The entrance bridge has an interesting collection of Baroque sculptures of Czech patrons. You can either explore the castle on your own, see what you are interested in, spend some time there, or you can go on a guided tour. The beautiful Ceremonial Hall and lounge of the Classicist house with a portrait gallery of the last owners are a nice surprise. You can also go inside the Chapel of St. John of Nepomuk, which was built in the 18th century. The connecting staircase and terrace will take you to the oldest part. But before that, walk down to the Billiard Hall. The rock basement, a part of the defence system, called the “killing gorge”, is also accessible.
Valdštejn was founded around 1260 by the Markvartice family, the predecessors of the famous lords of Valdštejn. After having several different owners, being held by robber barons, suffering from fires and being abandoned, the castle returned to the hands of the Valdštejn family, who, among other things, built an unusual pilgrimage site with a unique atmosphere amidst the old ruins of a family manor, surrounding forests and rocks. The new owners, the Lex family of Aehrenthal, continued in these efforts in the first half of the 19th century. They intertwined the countryside with a network of tourist trails, built scenic vistas, and the Sedmihorky Spa. The Valdštejn Castle was made accessible to tourists as an interesting destination after 1824.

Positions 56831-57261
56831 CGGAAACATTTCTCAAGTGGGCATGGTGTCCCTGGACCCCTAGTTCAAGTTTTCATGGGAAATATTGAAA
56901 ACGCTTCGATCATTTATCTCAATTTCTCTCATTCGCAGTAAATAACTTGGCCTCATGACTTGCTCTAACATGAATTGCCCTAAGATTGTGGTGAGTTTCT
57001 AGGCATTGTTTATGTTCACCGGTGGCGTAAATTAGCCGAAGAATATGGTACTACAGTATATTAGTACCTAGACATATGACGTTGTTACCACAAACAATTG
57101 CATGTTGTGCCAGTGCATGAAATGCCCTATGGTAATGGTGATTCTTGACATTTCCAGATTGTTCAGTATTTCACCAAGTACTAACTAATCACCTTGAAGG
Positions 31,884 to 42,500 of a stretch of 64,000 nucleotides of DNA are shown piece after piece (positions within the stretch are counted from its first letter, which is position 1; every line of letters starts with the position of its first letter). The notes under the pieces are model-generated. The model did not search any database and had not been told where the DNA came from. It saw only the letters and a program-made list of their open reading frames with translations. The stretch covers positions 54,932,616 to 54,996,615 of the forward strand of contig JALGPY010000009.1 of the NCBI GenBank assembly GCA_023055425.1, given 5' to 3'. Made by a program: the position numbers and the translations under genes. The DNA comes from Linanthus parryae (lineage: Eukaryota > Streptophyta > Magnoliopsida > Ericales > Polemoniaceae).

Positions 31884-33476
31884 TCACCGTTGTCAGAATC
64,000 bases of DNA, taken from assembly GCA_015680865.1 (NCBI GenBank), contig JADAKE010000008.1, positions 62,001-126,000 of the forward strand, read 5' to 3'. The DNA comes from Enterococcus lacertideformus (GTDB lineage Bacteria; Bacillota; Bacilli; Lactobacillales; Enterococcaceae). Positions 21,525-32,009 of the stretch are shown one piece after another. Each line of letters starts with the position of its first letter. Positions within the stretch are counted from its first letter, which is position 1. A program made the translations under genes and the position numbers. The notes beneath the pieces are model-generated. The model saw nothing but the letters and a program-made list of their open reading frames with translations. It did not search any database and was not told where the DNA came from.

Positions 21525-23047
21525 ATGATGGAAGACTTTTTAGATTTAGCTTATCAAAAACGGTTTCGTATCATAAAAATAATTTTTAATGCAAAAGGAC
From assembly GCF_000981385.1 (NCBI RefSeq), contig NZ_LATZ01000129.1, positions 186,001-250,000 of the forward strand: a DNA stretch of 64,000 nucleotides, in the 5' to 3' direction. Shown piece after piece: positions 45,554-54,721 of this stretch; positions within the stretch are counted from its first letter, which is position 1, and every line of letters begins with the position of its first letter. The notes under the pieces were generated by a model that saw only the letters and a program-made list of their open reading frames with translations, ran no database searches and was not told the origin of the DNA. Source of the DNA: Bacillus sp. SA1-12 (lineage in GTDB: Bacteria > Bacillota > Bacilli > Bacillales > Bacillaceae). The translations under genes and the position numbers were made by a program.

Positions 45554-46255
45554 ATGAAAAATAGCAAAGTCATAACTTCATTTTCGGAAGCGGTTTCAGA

Valdštejn is the gateway to the nearby rocks. It is situated in the protected landscape area of the Bohemian Paradise, in the European Geopark, on the edge of the nature preserve of Hruboskalsko. The surroundings are intertwined with hiking and cycling trails. There are many scenic vistas with views of the rocks such as the “Golden Trail”, Kopica Farmstead with a gallery of folk sculptures, and a forest arboretum. There is also an educational trail near the castle. The entire surroundings represent a beautiful forest complex with about four hundred sandstone rock towers.